by Sarah Roark
What we allow is not just what we condone—it’s what we become.
The Topography of Terror Museum in Berlin recently marked Holocaust Remembrance Day with the unveiling of a newly-discovered trove of rare photos taken by a deputy commandant at the Sobibor Nazi death camp—a significant find, given how few images from the camp have been found to date.
The photos embody one of the lessons of the Nazi era that remains so crucial and yet at the same time so hard to digest, what Hannah Arendt referred to as the “banality of evil.” Here at one of the most infamous sites of mass murder in history we see not blood-soaked monsters, but ordinary people doing very ordinary things. In one picture, uniformed SS guards and men and women in civilian clothes gather for drinks and a smoke on a patio in the sunshine, smiling and chatting.
Uniforms aside, it looks like any other party, really. Mostly because it is like any other party. It’s chilling only in context: the gas chambers are unseen but close by.
More than 70 years later, we still can’t seem to fully wrap our minds around this by now well-established reality. But it doesn’t care how much trouble we have believing it. It just sits there, stubborn proof in black and white of a thing that definitely happened. (And happened again, and happened again.) It’s part of why we have Holocaust Remembrance Day in the first place. The truth this photo represents may be hard to explain or accept but shouldn’t be remotely difficult to keep in memory.
And that terrible truth is, these were very ordinary people. Not monsters. Not at all. No psych screening for the dark triad would have ever flagged most of them. Yet here they are, toasting each other’s health with fine glassware likely stolen from their murder victims. Why? Because it had become the way of things, and we have strong instincts to conform to the way of things no matter what that way is, especially when the other ordinary people around us seem to think it’s fine too.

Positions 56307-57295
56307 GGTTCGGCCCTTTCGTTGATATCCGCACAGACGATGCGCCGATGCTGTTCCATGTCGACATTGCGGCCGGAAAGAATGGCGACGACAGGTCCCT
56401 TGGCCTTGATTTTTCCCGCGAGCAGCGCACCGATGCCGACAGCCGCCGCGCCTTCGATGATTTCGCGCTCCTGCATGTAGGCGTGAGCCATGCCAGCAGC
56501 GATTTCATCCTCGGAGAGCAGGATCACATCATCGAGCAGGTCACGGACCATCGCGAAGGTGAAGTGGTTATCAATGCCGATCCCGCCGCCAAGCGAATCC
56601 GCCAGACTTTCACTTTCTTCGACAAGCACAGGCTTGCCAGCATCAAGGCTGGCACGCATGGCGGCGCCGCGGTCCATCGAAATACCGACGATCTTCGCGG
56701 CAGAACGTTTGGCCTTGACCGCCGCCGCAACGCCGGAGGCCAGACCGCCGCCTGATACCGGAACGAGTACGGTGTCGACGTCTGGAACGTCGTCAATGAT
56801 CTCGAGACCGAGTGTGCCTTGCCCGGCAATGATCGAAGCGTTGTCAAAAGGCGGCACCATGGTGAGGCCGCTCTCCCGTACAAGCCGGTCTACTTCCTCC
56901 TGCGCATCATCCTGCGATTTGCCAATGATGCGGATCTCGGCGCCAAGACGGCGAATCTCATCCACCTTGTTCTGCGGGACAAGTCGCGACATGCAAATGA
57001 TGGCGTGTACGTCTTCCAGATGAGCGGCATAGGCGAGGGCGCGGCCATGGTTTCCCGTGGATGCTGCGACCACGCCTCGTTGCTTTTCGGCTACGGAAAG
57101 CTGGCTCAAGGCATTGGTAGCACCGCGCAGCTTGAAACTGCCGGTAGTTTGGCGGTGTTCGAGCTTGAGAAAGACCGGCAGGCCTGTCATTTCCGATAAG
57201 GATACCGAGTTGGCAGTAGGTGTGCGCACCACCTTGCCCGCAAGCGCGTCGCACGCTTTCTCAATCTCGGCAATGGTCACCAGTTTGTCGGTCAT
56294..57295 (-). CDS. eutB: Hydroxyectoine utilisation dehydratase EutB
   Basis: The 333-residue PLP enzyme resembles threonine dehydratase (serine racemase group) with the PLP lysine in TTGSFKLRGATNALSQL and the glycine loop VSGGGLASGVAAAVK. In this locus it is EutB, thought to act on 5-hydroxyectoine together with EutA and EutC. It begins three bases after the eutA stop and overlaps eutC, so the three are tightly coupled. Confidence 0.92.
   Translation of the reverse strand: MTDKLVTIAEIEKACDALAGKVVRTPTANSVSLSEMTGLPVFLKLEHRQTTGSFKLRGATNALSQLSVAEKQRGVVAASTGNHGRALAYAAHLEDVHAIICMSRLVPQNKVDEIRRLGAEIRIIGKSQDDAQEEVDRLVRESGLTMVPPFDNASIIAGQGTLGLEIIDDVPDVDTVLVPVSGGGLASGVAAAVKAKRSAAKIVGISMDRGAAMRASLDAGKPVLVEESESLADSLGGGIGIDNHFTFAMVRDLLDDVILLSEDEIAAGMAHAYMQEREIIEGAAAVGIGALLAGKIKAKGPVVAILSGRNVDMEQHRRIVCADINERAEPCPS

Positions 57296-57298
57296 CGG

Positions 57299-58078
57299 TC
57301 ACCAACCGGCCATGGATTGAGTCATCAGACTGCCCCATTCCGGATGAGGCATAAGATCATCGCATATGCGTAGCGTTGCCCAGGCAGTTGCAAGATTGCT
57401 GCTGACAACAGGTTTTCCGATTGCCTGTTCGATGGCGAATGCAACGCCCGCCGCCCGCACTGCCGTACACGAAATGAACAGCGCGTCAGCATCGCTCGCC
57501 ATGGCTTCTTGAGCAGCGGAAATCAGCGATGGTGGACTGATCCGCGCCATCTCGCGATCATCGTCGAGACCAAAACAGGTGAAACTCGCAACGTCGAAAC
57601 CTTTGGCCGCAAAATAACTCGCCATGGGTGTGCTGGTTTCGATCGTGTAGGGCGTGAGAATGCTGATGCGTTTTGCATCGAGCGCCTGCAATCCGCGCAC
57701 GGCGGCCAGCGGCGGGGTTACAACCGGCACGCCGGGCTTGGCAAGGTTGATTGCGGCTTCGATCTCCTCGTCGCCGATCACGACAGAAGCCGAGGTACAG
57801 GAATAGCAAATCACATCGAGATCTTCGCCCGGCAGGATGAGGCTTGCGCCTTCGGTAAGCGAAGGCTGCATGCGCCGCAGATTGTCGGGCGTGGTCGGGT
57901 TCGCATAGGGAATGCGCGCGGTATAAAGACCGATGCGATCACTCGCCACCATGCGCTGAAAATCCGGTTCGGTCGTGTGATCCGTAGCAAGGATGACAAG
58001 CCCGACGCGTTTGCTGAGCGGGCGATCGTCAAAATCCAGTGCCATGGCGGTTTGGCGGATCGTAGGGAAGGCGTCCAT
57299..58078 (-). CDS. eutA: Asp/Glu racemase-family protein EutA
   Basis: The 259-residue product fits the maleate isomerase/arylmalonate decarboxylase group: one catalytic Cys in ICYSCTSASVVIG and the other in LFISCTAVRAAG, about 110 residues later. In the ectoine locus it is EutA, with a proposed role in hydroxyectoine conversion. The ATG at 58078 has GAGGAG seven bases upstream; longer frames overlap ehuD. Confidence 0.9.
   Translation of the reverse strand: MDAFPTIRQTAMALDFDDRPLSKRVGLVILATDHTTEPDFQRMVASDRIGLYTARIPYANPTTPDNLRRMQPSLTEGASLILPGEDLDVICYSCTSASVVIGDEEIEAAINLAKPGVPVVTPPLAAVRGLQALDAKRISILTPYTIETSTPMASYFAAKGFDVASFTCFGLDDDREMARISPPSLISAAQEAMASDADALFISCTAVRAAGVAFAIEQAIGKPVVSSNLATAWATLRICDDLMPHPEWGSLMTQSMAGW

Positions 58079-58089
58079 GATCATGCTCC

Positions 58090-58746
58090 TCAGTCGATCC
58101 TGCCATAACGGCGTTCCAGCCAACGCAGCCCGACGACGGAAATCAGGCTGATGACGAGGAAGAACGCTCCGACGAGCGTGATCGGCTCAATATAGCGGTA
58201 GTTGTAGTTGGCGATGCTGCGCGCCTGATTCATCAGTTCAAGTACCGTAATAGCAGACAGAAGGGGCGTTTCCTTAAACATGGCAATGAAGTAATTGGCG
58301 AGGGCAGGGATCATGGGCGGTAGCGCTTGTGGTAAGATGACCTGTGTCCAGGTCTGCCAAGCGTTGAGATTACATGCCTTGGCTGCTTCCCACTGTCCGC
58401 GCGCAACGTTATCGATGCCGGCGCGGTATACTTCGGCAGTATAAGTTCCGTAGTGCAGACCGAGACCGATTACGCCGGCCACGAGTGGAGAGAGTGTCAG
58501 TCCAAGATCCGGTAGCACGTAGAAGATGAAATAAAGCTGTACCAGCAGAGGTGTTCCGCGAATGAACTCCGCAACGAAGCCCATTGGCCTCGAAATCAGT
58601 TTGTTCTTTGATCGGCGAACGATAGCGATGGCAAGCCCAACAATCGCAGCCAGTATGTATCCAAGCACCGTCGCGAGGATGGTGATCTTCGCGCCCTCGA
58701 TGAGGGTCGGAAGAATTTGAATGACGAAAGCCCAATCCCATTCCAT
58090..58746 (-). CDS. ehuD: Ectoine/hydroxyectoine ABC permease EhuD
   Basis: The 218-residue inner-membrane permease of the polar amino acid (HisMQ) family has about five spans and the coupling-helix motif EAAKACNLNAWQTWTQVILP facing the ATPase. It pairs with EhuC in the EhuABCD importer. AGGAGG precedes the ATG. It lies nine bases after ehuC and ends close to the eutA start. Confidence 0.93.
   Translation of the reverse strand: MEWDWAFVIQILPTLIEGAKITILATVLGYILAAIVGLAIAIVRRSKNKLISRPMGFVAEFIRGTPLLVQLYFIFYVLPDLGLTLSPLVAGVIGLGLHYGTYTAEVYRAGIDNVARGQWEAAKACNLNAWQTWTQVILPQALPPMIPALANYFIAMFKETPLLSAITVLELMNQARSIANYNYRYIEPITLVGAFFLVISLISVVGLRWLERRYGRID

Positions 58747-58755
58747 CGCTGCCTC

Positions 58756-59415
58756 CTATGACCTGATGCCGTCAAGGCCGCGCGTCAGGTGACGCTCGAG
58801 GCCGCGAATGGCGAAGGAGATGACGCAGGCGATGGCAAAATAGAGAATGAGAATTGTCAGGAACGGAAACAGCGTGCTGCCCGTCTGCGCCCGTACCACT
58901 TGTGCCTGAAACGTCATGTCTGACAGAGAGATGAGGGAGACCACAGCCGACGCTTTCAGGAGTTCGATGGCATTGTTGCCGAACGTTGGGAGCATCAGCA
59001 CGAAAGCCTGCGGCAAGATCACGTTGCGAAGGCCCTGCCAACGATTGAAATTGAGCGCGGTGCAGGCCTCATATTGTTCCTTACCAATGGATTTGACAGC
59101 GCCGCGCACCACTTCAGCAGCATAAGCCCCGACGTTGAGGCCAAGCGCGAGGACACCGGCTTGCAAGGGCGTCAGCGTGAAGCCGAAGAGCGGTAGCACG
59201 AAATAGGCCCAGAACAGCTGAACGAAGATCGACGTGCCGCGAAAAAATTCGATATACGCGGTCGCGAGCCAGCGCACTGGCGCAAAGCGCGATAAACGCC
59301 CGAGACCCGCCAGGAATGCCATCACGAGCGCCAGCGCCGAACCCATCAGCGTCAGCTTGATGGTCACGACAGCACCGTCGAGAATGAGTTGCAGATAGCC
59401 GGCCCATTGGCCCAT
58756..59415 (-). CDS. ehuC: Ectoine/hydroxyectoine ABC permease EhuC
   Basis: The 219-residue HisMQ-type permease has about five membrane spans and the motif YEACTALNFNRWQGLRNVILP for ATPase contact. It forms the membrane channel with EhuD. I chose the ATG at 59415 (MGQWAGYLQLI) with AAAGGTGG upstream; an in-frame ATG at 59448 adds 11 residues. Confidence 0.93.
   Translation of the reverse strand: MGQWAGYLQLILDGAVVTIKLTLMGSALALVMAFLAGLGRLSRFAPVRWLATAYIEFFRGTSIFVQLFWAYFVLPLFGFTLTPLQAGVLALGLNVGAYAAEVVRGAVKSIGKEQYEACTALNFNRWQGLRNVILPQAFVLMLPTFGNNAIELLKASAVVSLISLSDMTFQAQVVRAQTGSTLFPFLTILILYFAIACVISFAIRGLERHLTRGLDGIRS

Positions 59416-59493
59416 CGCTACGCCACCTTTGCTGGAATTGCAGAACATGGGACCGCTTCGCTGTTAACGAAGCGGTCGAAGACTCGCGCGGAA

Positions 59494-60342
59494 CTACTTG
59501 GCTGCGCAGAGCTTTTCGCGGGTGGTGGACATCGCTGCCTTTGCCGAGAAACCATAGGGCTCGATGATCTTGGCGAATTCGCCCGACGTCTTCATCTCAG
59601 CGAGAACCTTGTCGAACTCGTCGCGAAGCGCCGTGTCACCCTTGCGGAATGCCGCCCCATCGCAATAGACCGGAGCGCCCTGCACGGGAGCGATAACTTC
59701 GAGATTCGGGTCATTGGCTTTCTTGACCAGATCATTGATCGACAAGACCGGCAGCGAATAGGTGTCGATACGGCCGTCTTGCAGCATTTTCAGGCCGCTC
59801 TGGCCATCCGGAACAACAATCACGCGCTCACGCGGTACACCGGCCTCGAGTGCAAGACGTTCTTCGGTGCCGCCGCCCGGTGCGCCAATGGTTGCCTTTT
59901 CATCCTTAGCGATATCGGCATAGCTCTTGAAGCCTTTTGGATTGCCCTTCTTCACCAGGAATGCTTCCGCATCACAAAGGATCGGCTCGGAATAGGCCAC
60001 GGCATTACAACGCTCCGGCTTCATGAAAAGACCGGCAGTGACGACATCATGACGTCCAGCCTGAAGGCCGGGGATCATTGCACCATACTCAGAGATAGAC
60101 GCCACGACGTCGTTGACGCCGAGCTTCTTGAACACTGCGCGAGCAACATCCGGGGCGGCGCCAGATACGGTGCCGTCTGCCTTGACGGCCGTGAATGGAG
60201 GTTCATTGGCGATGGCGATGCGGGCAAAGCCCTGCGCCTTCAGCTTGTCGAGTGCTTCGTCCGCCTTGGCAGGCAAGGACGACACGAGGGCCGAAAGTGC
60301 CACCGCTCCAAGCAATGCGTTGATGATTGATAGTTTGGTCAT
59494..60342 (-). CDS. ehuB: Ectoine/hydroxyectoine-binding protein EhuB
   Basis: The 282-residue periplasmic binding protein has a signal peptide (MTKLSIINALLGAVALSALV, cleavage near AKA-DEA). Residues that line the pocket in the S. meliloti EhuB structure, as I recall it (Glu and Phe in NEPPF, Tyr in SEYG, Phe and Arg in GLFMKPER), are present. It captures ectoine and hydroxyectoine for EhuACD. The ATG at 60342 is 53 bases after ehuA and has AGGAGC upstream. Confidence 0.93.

So if you don’t think your own moral compass could ever possibly be spun around by living under a fully-consolidated fascist US government under Trump and Pence? Think again. The past teaches us otherwise.
If you don’t think you can be lulled into gradually accepting worse and worse atrocities while telling yourself at every stage of the process “Well, at least I’m not having a patio party at Sobibor!”, then you need to do some research on how this process actually works. I personally recommend They Thought They Were Free by Milton Mayer, based on personal postwar interviews with Germans of different professions and views. One of them, who had taken the hated loyalty oath only to keep his engineering job, recounted to Mayer:
“But of course this isn’t the way it happens. In between come all the hundreds of little steps, some of them imperceptible, each of them preparing you not to be shocked by the next. Step C is not so much worse than Step B, and, if you did not make a stand at Step B, why should you at Step C? And so on to Step D.